I am also glad that the member has made a reference to the National Stronger Regions Fund. It is true that they have funded an excellent project in the seat of Whitlam, after strong representations from their local member and the local council. Regrettably, they did not make the decision in round 2, but it does prove that even the minister is not impervious to good reason and a good idea when it is presented to him. So I congratulate them on reaching the right decision, after exhausting every other alternative proposal.
It is also true that if you look at the moneys that have been allocated, particularly in rounds 1 and 2 of the National Stronger Regions Fund, of the 111 successful projects that were funded in round 2 of the National Stronger Regions Fund, $230 million worth of funds were allocated to coalition electorates and only $16 million worth of funds were allocated to Labor electorates. So I put it to the minister that there is still an enormous disparity in the allocation of funds, that this is being used as nothing more than a pork-barrelling trough—particularly for the National Party, but for both Liberal and National parties—in electorates where they are seeking to shore up support, either in those electorates or for the ministers themselves, seeking to shore up support within the cabinet and the backbench.
In the time available to me, I also want to raise questions in relation to the Stronger Communities Program funds. But I see there are 20 seconds left on the clock so I might leave the minister to answer these questions and invite my colleague to raise some questions that are available to him in his portfolio.
Mr STEPHEN JONES (Whitlam) (11:38): I thank the minister for responding to some of the issues and questions that I raised, but I note that I invited the minister to rule out a further freeze—an extension of the existing freeze—on financial assistance grants to local councils. That has not yet occurred.
I turn now to shipping policy and I note that the coalition did not release a shipping policy during the recent election. In fact, the department told estimates on Monday that it had identified no new commitments on shipping from the coalition. The portfolio budget statement for 2016-17 says at page 35 that this year the department will have a target to 'amend regulations to deregulate port service providers and ships undertaking interstate voyages'. Minister, does this mean that the government intends to take the same approach to shipping in this parliament that it took in the previous parliament?
At estimates earlier this week we were told:
The minister has reconfirmed that he wants to introduce legislation into the parliament that will create a competitive and efficient shipping industry that forms part of Australia's national transport network. He has also emphasised the need to provide certainty to that industry.
Minister, are those your sole objectives? Does the minister see that Australia has a national interest in fostering and developing Australian maritime capacity and skills? Will the minister join with Labor in committing to including an objective to foster Australian shipping businesses and skills capacity—that is, Australian maritime capacity and jobs?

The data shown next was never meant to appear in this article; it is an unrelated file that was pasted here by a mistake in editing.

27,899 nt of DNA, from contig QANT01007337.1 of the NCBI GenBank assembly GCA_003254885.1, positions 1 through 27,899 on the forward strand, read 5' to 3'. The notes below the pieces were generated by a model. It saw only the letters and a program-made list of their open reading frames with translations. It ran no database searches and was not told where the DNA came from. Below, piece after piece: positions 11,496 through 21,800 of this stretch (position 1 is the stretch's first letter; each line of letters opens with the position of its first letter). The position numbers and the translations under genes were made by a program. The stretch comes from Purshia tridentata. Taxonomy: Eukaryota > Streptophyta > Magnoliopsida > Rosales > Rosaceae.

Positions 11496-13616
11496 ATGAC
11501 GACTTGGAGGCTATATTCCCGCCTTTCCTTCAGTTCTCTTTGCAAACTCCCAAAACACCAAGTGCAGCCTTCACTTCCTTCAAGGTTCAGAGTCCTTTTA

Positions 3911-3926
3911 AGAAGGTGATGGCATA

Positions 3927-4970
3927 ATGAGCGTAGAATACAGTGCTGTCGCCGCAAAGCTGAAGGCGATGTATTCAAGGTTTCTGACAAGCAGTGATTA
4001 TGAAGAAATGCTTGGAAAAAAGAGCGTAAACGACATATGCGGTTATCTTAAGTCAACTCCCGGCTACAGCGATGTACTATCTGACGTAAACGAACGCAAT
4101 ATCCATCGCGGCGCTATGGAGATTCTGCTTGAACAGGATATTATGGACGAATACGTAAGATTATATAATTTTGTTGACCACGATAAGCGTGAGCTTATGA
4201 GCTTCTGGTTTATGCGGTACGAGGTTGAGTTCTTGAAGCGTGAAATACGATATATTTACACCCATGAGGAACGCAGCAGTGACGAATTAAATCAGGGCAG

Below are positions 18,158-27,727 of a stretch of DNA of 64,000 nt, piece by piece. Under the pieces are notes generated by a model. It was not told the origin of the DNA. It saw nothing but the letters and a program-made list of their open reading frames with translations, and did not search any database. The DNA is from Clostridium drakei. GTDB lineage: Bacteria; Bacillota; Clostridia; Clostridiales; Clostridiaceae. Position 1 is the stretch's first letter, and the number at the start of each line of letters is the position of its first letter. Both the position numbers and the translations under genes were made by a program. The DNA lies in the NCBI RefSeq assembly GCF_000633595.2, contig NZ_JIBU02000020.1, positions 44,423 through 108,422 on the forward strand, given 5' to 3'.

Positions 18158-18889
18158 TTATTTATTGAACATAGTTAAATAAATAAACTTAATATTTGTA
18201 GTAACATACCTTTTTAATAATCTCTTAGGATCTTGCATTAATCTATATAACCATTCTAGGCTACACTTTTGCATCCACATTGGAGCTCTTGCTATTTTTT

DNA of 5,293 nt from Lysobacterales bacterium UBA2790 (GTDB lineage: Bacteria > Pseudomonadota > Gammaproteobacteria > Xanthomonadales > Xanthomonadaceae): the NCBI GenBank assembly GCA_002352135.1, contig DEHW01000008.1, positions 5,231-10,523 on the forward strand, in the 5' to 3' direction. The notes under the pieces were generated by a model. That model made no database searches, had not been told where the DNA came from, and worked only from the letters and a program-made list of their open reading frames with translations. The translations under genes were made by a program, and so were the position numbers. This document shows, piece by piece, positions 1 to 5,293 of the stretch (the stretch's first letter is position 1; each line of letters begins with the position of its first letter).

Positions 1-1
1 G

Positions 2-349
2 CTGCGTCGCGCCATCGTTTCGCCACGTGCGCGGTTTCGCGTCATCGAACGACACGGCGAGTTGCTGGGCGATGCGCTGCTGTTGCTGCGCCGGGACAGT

Finally, Minister, I will ask some questions concerning the very popular Stronger Communities Program fund—a $45 million-fund that was established in the 2015-16 budget. It is so popular, indeed, that during the last election campaign we had the Prime Minister running around the country, announcing and opening projects which were funded out of this fund. I want to ask the minister whether he can commit to continuation of this fund, as no commitments have been made and no budget allocations have been guaranteed to date. So, can the minister commit and guarantee that this fund will continue?
We have also been advised that there was an underspend and underallocation of the moneys that were available in round 1 of this fund for individual electorates around the country. Can the minister advise the House what happened to that underspend and where it was reallocated? Can the minister also advised the House whether there was an underspend in round 2 of the program? And, if so, what has happened to the moneys that were underspent in round 2 of the program? Can the minister also advise that House of what process was put in place by the ministers office in relation to the approval of projects in round 2, which I note occurred during the caretaker period and that this is an unusual course of events?
I also ask a question in relation to road deaths in Australia. This is a very serious subject, Mr Deputy Speaker, and I am sure you would agree with this. Given that road deaths so far in 2016 are almost eight per cent higher than for the same period last year, why is the government cutting funding for the road safety program by over 20 per cent from $24 million to $18.8 million from next year?
I know that this is a matter that is of deep interest to the member for Scullin, and he has spoken to me about this on a number of occasions. I know that the people in his electorate and, in fact, right throughout Melbourne and Victoria are very concerned about that. He has raised with me the question that this is not the right time to make $4 million worth of annual cuts to training for learner drivers in the keys2drive program. So, we ask the minister: isn't road safety a priority for this government and for his ministry?